The producers had contacted Sheryl Crow and asked her to record Kirk's song "Can I Borrow A Feeling" to play over the closing credits. Crow declined, and instead a sax version of the normal credits is played.
The opening scene of the family eating dinner in front of the television with TV trays is used as a test for background artists who want to work on the show.
This is the only episode written entirely by Steve Tompkins, although he had been a part of the writing staff for several years.
The writers wanted to break a typical sitcom convention by having the Van Houten's divorce, and remained divorced at the end, as opposed to the stereotypical sitcom which often has a "reset button technique" of change being unchanged by the end, or the "happy ending in 30 minutes or less", in which actors neatly solve all their problems by the end of each show.
The episode's subplot was originally about Bart wanting Homer and Marge to divorce after seeing that children of divorced families (like Milhouse) get extra attention. The season 22 episode "Postcards from the Wedge" would have Bart trying to drive Homer and Marge apart so he can get attention. Similarly, Milhouse of Sand and Fog would reuse the plot line of Bart nearly sabotaging Homer and Marge's marriage for attention purposes due to Milhouse and his parents, the only difference being that Homer and Marge's marriage being on the rocks was an unintentional result rather than deliberate, and Milhouse was the one who came up with the idea as he enjoyed the attention he got from his own parents fighting for it.
The sign outside of the Cracker Factory reads: "Southern Cracker: The dryyyyyyyy cracker."
The Simpsons have a dinner party similar to the one in "The War of the Simpsons", in which the Flanderses, Hibberts, Van Houtens and Lovejoys were invited. Both dinner parties resulted in later problems for a married couple that everyone else saw. The main difference is that this dinner party was "the straw that broke the camel's back", where tensions between Luann and Kirk reached a boiling point, whereas the earlier problems were started by Homer's boorish behavior when he had too much to drink. 
The premise of this episode was partially inspired by a scene in a previous episode "Sideshow Bob's Last Gleaming" where Milhouse, while playing in the cockpit of an F-15, pretends to launch missiles at his parents out of anger that they had to send him to a counselor, as well as mentioning the doctor by name, Sally Wexler, and pretending to attack her as well.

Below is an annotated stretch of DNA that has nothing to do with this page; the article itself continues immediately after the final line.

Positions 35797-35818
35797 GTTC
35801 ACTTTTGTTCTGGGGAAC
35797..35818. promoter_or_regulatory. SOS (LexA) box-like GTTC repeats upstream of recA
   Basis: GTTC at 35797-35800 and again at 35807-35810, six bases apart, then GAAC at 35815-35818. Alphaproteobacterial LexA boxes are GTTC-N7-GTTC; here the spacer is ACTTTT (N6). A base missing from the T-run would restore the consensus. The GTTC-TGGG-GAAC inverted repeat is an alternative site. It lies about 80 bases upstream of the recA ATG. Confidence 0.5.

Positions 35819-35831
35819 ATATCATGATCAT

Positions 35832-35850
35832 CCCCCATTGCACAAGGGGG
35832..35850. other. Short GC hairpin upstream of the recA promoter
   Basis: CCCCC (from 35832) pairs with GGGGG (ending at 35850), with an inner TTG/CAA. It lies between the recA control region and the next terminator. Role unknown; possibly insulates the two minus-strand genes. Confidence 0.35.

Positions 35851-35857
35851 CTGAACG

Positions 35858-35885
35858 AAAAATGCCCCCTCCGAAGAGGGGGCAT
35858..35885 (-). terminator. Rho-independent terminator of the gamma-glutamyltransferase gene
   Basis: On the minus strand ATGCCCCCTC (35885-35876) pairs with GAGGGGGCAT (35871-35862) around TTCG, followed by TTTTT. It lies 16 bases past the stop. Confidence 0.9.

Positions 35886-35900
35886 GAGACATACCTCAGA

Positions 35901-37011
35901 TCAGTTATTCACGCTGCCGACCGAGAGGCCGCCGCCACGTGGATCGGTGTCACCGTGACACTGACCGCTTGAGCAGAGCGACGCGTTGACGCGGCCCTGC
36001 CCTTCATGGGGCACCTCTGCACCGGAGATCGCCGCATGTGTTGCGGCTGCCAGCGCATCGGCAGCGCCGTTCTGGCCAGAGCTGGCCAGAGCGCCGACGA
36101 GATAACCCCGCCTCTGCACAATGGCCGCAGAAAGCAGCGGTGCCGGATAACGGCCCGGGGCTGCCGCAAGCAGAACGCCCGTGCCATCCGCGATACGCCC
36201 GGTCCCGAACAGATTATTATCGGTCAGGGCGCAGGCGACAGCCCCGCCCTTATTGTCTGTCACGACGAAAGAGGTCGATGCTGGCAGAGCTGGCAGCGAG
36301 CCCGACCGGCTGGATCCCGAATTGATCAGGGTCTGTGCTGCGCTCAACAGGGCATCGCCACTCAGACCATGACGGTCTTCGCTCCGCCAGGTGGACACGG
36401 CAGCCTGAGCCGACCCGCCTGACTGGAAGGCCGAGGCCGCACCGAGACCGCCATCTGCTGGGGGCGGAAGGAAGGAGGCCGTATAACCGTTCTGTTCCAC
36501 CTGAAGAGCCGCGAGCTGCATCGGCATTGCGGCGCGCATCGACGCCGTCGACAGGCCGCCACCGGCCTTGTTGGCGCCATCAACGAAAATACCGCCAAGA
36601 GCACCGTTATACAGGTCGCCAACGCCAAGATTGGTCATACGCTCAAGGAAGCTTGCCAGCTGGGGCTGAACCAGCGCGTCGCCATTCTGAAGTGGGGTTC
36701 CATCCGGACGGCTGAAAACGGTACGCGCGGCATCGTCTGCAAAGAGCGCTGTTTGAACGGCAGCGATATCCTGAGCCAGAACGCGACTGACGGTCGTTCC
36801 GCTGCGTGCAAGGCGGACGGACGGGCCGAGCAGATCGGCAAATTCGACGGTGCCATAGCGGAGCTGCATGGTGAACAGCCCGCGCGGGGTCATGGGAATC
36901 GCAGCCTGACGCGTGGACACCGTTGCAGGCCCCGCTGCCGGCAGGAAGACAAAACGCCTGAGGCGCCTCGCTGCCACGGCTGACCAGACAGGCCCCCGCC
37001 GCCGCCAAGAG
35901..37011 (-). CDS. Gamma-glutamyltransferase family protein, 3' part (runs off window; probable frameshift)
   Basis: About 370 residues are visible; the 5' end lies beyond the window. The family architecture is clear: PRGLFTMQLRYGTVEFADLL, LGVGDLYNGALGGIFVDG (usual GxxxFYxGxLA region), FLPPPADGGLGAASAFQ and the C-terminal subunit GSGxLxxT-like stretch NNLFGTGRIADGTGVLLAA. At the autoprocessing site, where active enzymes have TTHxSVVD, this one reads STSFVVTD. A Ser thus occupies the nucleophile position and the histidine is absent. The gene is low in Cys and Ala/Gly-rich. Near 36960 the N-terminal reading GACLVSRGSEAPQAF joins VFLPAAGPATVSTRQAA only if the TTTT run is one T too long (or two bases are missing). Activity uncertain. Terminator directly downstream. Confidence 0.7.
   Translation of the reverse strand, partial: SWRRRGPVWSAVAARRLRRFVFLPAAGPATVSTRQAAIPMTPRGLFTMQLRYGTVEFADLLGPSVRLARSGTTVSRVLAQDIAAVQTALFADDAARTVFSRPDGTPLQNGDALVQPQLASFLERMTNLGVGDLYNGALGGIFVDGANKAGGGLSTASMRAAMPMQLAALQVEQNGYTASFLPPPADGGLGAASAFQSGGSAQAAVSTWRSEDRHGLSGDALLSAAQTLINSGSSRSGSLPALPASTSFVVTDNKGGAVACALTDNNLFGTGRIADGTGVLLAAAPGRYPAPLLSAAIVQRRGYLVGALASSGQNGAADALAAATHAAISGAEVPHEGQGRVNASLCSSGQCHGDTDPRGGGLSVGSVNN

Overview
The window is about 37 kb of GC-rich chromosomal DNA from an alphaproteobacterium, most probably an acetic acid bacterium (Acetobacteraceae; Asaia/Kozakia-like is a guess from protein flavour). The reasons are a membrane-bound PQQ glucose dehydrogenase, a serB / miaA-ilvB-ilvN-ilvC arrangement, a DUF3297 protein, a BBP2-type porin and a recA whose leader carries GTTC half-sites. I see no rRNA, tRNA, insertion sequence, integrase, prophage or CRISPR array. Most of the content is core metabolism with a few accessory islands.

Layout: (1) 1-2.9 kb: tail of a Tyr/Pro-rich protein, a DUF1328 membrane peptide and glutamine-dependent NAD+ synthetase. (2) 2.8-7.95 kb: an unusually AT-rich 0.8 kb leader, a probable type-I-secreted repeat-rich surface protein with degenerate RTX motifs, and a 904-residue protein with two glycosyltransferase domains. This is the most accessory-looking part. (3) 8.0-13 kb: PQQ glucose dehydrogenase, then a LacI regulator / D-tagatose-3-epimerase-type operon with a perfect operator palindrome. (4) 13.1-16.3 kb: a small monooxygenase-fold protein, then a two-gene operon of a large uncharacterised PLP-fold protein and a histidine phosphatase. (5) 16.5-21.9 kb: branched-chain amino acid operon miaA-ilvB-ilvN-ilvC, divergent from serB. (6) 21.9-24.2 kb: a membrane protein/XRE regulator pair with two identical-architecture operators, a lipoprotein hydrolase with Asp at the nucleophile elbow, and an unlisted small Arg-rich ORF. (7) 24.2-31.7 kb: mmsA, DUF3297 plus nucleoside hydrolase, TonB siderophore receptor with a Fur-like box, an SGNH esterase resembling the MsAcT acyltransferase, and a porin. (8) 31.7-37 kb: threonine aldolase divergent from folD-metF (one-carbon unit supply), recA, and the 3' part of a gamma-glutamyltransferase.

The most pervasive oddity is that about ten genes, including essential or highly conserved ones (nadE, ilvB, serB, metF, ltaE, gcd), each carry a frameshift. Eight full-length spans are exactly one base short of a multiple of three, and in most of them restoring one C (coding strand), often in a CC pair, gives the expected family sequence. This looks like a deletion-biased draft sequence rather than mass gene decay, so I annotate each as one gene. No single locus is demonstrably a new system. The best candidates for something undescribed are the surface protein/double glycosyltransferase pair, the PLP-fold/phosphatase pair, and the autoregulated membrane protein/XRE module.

Aside from the obvious long-term consequences of the Van Houtens' divorce, the events of this episode are referenced again in "Wedding for Disaster," which reveals that, due to a bureaucratic error, Reverend Lovejoy's clerical license had been invalid at this time, and therefore he was not legally able to remarry Homer and Marge (meaning that Homer and Marge were divorced and that Homer's marriage to Amber the Vegas barmaid should not have been recognized as bigamy).
Kirk and Luann were remarried in Little Orphan Millie so the divorce lasted 10 years and 315 days (in real time).
In this episode, Kearney is riding the bus, but in "Lisa's Date with Density" (which came before this episode in production code order rather than broadcast order), Kearney has a car. It could be possible that Kearney is using the school bus as there is no student parking at the elementary school or the Hyundai he has could have been stolen, or so run-down that he can't drive it.
In this episode, Marge wants to cook Bart butterscotch chicken as a reward for getting three cavities at the dentist, but in "Blood Feud," Marge reveals that Bart is allergic to butterscotch, imitation butterscotch, and glow-in-the-dark monster makeup.
In the flashback to the quickie wedding at Shotgun Pete's and the inexpensive cake, Marge laments that there are no guests, especially not her friends to see this. In The Simpsons Movie, when Homer realizes his family left Alaska and Marge figures the only way for him to get the message was tape over their VHS footage of their wedding; at the very end there is a remnant of the original footage of the wedding, which shows Marge and Homer doing a solo dance while multiple wedding guests watch.